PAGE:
I remember thinking afterwards that there wasn’t anyone in the world, leaving aside immediate family, who could have been so supportive and encouraging, as well as concretely helpful, as Ed was in that conversation. (Knock on wood re. my escape: and, for ALL of us, any such reprieves are only temporary.)
I am sure I am not the only one who wants to think about how best to honor Ed. One or more public events honoring both him and his work should certainly be a part of this, even if it has to be held via Zoom. Something ought also to be published as a part of this, with many people’s contributions. I hope to be able to hear &/or say more about this in the days to come.
Friday, June 26, 2020
One advantage of this time, we hope, is that people from California to Europe will find it feasible. Probably a tougher sell in, say, Australia, but one can always hope.
As noted earlier, we're planning a cocktail or tea time after the session, for a small group by Zoom. Given the time of the sessions, these probably won't happen right afterwards, but perhaps at 5 or so EST, varying with the presenting authors' preferences. (And we'd probably skip a given session if the author opted out.)
Finally, here again is our schedule for the fall semester:
Monday, June 22, 2020
Given how the 2017 tax act changed the relevant law going forward, this case really was not cert-worthy. Plus, in my view and that of many of my colleagues in the international tax policy community, the taxpayer's case was extremely weak, even though it somehow won (unanimously!) at the Tax Court level. The view taken in Treasury regulations, to the effect that taxpayers could not (still further) game the cost-sharing regulations between themselves and tax haven subsidiaries by disregarding incentive compensation, was clearly correct on the merits, and had ample support within relevant existing law.
Plus, the taxpayer's challenge to the adequacy of the Treasury / IRS response to their (in my view) feeble arguments at the Notice & Comment stage not only was itself feeble, but threatened to undermine Treasury preambles as a useful document for taxpayers, by converting them from an explanation that tries to be helpful into a pre-litigation document.
Had the Supreme Court granted cert here, it would probably have betokened either confusion on their part, or a breathless eagerness to find cudgels to throw at the IRS and Treasury (or perhaps regulatory discretion more generally).
Insofar as there are still open disputes on the Altera issue winding their way either through the audit process or the courts, one hopes that all parties will have the good sense simply to settle them without much further ado - perhaps on IRS-friendly terms given the case's 9th Circuit outcome.
"U.S. companies brought home $124 billion in foreign profits in this year’s first quarter, the highest level since an immediate rush after the 2017 tax law, according to data released Friday by the Commerce Department.
"The repatriations, made just as the coronovirus-related recession was starting, were a sign of how much companies may have needed cash in their U.S. operations."
This is interesting in relation to thinking about international tax policy, as it reminds us of how contingent and changeable our core assumptions may be, even if based on years of observation and experience. Let me back up to explain.
Until the 2017 tax act, U.S. international tax law had a rule called deferral, under which foreign source income (FSI) earned through foreign subsidiaries wasn't taxable to the U.S. parents until it was repatriated for tax purposes, such as through the payment of a dividend. The rule's origins rested on absurd formalism: the notion that there was actually a meaningful separation between a U.S. parent and wholly-owned foreign subsidiaries (as distinct from foreign branches), simply because they were separate legal entities. The reason the rule persisted for so long was that it was generally contested (both politically and intellectually) how resident multinationals' FSI ought to be taxed, given that (a) the companies' domestic source income was (at least in principle) being taxed here, and (b) nonresident companies' FSI (from our perspective) wasn't being taxed here.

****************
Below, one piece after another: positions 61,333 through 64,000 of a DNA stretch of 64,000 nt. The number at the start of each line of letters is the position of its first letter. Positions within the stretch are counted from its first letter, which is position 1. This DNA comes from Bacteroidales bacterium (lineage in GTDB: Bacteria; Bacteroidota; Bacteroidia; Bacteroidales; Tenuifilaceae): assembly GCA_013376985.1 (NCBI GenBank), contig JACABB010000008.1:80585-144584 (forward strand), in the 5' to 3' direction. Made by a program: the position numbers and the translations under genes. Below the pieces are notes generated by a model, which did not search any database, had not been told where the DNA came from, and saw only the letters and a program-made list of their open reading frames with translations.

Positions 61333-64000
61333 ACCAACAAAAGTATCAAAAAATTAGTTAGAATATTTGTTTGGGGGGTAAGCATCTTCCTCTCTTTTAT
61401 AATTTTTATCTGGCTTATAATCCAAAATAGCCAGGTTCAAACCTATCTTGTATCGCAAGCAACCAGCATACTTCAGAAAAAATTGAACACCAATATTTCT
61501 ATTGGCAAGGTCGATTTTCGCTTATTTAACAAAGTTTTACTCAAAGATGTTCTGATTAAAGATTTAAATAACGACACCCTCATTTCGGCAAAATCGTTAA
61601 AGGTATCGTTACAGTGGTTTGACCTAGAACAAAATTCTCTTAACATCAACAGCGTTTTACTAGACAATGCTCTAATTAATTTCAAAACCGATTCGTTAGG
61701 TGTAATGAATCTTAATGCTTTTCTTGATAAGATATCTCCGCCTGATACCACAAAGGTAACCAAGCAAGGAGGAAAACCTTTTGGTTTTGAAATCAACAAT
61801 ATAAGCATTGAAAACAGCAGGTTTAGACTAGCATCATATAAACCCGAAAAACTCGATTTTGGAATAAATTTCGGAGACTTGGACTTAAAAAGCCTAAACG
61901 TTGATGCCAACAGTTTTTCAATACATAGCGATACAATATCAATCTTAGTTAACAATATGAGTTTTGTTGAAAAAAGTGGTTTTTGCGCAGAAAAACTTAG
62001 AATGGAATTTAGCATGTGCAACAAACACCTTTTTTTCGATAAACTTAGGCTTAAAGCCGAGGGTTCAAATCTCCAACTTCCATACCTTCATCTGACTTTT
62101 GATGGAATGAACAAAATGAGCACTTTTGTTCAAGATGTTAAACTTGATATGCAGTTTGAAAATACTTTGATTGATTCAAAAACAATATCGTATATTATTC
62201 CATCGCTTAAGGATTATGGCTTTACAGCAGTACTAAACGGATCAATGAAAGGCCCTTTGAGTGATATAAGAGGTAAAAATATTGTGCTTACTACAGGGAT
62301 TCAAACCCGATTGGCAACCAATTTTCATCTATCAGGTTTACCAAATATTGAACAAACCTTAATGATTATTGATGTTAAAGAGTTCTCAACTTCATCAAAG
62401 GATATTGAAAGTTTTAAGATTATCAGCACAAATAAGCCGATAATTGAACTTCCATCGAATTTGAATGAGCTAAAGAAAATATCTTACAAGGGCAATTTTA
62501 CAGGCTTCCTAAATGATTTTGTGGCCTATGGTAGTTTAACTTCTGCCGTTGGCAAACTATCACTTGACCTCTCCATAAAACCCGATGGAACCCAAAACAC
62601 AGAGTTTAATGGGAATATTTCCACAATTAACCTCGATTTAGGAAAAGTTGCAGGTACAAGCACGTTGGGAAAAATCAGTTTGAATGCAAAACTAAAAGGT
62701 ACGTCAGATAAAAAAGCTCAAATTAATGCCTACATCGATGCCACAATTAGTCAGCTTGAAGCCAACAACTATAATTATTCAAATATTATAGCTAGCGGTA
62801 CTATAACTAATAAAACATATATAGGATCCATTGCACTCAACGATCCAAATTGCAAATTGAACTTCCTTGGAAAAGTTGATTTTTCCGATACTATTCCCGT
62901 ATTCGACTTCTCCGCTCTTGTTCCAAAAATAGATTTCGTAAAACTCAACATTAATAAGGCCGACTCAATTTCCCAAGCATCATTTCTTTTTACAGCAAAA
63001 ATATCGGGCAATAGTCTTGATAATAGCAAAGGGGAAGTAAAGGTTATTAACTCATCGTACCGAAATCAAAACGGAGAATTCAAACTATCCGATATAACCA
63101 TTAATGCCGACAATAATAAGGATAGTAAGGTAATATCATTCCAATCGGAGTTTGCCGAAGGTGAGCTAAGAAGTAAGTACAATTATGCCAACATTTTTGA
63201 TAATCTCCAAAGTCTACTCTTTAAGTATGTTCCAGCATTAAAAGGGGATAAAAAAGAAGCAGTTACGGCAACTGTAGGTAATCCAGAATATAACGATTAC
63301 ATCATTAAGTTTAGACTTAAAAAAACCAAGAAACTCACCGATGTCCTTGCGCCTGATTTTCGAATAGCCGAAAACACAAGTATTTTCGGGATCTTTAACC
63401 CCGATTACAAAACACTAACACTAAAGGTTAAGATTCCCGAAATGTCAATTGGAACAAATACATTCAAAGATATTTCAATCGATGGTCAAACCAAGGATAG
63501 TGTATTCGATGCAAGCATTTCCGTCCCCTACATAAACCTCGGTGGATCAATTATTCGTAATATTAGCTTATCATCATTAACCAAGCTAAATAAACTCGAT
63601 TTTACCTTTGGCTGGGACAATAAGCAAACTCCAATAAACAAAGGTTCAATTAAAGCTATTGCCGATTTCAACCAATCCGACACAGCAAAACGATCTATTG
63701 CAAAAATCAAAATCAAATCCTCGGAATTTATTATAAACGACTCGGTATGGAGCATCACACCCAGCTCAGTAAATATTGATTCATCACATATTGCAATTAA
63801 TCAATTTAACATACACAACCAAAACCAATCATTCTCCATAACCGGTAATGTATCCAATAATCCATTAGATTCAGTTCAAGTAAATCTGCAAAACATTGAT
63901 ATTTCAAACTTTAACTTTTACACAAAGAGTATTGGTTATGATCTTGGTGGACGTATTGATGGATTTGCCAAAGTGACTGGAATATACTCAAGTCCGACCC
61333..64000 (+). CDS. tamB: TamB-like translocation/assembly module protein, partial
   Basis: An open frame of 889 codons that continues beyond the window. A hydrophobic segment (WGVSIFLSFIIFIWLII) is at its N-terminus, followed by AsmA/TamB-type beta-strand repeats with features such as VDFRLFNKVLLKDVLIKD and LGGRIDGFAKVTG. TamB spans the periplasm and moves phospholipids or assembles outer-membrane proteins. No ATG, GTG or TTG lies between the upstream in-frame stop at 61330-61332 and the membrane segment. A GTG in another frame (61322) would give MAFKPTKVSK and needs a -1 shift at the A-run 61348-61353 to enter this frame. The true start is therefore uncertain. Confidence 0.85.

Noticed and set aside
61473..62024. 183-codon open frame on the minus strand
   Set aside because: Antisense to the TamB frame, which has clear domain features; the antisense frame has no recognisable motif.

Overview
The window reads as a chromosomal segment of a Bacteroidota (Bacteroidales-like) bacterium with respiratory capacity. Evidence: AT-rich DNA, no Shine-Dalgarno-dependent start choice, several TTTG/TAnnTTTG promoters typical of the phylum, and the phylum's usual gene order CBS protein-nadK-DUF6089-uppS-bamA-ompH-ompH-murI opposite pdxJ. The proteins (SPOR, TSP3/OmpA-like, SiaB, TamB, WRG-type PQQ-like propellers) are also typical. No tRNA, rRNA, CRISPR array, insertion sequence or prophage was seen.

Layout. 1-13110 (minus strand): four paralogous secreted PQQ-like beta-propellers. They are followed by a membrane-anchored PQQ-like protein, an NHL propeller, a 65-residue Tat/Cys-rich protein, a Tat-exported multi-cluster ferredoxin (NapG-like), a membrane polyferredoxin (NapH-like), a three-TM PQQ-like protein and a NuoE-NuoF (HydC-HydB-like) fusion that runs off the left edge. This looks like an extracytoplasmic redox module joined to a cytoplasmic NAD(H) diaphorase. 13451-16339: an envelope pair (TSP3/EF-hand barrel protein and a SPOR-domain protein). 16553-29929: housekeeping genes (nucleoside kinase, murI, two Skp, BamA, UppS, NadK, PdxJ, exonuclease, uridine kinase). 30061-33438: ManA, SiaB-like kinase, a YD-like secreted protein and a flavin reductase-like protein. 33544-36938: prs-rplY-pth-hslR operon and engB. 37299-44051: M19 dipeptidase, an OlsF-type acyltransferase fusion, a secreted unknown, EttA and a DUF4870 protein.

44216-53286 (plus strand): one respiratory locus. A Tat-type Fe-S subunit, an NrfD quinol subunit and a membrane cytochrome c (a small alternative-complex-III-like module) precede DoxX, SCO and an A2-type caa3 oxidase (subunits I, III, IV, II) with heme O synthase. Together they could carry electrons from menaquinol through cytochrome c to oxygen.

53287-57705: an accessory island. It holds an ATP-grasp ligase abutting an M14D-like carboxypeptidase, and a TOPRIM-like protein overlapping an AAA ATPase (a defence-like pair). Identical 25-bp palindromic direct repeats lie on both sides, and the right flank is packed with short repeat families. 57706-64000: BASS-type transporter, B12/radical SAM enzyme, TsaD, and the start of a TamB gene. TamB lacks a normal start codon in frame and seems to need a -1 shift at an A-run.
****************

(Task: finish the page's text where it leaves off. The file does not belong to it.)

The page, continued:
So maintaining deferral, subject to the repatriation tax, was an absurd ceasefire in place that persisted simply because how best to replace it was unclear. The 2017 tax act, for all its faults and foibles, did at least offer up some sort of solution, in which deferral was repealed but the domestic taxability of resident companies' FSI otherwise increased (through the transition tax plus the enactment of GILTI).
One common assumption that guided the entire debate was that US multinationals'' repatriation decisions were extremely tax-elastic. At the core, repatriation is completely meaningless economically IF their internal capital markets function entire seamlessly. While it was known that this wasn't 100% true - causing "lock-in," as companies awaited tax holidays or the repeal of deferral - to create some deadweight loss - it was deemed sufficiently true to be a good basic operating assumption, subject to one's remaining aware of the need for nuance. Second, it was thought to be the case that big U.S. companies generally weren't enormously cash-constrained, and that, for example, even if their U.S. domestic investments were sometimes quite low, e.g., during recent recessions before the current one, this had more to do with a shortage of appealing investment opportunities than of cash.
Maybe this time would have been different. That is, consider again the $124 billion that just came home due to an apparent rise in hunger for available cash. (If it was brought home for other reasons, such as fearing that the funds would be less "safe" otherwise, that might not change the analysis).
This money came home in the absence of adverse tax consequences - at least, from the repatriation itself; subsequent tax burdens from how the cash is used may still end up being affected. So we don't know how much of it would have come home in the presence of a repatriation tax (which would itself have depended on the companies' broader tax positions and ability to use further tax planning).
But if we accept that bringing the money home did matter more than it usually would have, then we get two likely conclusions:
(1) the U.S. Treasury would have gotten unusually high tax revenues from the repatriation tax under 2020 circumstances, making the repeal of deferral more regrettable than it might otherwise have seemed (subject to macroeconomic concerns about getting the $$ now rather than during an upturn), and
(2) the deadweight loss from cases in which companies decided NOT to bring the money hom,e given the tax bite would have been higher than usual under 2020 circumstances, making the repeal of deferral more welcome (i.e., less regrettable) than it might otherwise have seemed.
The overall takeaway depends in part on the relative magnitude of these two effects, i.e., on what would have happened under the counterfactual. We don't know, and it might not be the most desirable place in which to deploy scarce revenue-estimating resources. But the broader point, that things we take for granted may sometimes change, is worth more generally having in mind.